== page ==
Once upon a time, setting out from the Pillars of Hercules and heading for the western ocean with a fair wind, I went a-voyaging. The motive and purpose of my journey lay in my intellectual activity and desire for adventure, and in my wish to find out what the end of the ocean was, and who the people were that lived on the other side. On this account I put aboard a good store of provisions, stowed water enough, enlisted in the venture fifty of my acquaintances who were like-minded with myself, got together also a great quantity of arms, shipped the best sailing-master to be had at a big inducement, and put my boat--she was a pinnace--in trim for a long and difficult voyage. Well, for a day and a night we sailed before the wind without making very much offing, as land was still dimly in sight; but at sunrise on the second day the wind freshened, the sea rose, darkness came on, and before we knew it we could no longer even get our canvas in. Committing ourselves to the gale and giving up, we drove for seventy-nine days. On the eightieth day, however, the sun came out suddenly and at no great distance we saw a high, wooded island ringed about with sounding surf, which, however, was not rough, as already the worst of the storm was abating.4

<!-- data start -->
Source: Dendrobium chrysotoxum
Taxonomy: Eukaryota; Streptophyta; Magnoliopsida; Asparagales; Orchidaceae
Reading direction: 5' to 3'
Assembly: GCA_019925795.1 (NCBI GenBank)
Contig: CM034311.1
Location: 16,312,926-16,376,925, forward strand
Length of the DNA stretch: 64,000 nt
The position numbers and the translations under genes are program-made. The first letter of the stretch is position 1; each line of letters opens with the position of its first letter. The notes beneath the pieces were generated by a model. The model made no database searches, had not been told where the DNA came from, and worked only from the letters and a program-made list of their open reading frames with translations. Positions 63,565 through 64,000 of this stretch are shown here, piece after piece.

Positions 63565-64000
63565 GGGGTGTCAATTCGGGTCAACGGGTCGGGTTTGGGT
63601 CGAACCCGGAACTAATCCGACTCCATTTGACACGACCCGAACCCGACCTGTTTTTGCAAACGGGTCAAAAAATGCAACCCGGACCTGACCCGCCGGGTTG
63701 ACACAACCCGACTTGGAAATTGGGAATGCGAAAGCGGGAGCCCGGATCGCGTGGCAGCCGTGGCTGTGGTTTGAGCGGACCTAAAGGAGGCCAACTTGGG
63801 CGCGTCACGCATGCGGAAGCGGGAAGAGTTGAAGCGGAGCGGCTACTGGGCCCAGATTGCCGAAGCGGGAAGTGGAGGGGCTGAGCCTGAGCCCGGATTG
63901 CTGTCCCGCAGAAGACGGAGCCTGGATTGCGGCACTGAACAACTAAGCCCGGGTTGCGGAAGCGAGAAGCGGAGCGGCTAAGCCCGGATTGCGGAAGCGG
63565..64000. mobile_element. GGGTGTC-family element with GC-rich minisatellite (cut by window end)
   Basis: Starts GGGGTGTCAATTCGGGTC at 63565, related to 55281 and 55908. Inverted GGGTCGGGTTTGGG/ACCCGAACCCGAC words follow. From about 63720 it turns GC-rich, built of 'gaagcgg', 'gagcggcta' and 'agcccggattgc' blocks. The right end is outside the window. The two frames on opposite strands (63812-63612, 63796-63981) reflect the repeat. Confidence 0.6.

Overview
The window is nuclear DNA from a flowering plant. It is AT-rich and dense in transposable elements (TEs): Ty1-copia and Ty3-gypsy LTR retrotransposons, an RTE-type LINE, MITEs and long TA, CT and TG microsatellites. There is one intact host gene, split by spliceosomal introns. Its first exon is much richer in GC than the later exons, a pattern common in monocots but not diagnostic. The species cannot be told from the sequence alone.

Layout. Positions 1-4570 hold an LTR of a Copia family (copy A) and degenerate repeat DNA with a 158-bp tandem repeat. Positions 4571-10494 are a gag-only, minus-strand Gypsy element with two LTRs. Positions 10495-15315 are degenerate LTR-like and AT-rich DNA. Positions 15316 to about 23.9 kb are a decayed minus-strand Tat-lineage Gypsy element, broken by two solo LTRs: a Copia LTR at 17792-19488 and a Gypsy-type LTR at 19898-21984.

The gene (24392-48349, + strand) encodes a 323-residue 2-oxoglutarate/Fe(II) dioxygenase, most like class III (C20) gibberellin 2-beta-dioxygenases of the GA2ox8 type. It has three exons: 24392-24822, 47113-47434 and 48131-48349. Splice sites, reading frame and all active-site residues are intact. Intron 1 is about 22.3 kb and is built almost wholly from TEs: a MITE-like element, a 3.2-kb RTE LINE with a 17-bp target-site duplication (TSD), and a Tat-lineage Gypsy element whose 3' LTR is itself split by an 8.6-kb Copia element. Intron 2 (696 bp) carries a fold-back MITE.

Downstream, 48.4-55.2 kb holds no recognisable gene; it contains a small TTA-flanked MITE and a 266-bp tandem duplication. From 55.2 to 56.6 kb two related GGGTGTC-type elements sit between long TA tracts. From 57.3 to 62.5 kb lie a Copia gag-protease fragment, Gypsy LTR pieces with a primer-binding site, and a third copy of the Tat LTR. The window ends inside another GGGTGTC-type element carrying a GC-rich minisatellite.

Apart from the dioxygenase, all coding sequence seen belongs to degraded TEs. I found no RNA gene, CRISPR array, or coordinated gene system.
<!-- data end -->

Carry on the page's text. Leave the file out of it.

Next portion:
Putting in and going ashore, we lay on the ground for some time in consequence of our long misery, but finally we arose and told off thirty of our number to stay and guard the ship and twenty to go inland with me and look over the island. When we had gone forward through the wood about three furlongs from the sea, we saw a slab of bronze, inscribed with Greek letters, faint and obliterated, which said: "To this point came Hercules and Dionysus." There were also two footprints in the rock close by, one of which was a hundred feet long, the other less--to my thinking, the smaller one was left by Dionysus, the other by Hercules.5 We did obeisance and went on, but had not gone far when we came upon a river of wine, just as like as could be to Chian.6 The stream was large and full, so that in places it was actually navigable. Thus we could not help having much greater faith in the inscription on the slab, seeing the evidence of Dionysus' visit. I resolved to find out where the river took its rise, and went up along the stream. What I found was not a source, but a number of large grapevines, full of clusters; beside the root of each flowed a spring of clear wine, and the springs gave rise to the river. There were many fish to be seen in it, very similar to wine in colour and in taste. In fact, on catching and eating some of them, we became drunk, and when we cut into them we found them full of lees, of course. Later on, we bethought ourselves to mix with them the other kind of fish, those from the water, and so temper the strength of our edible wine.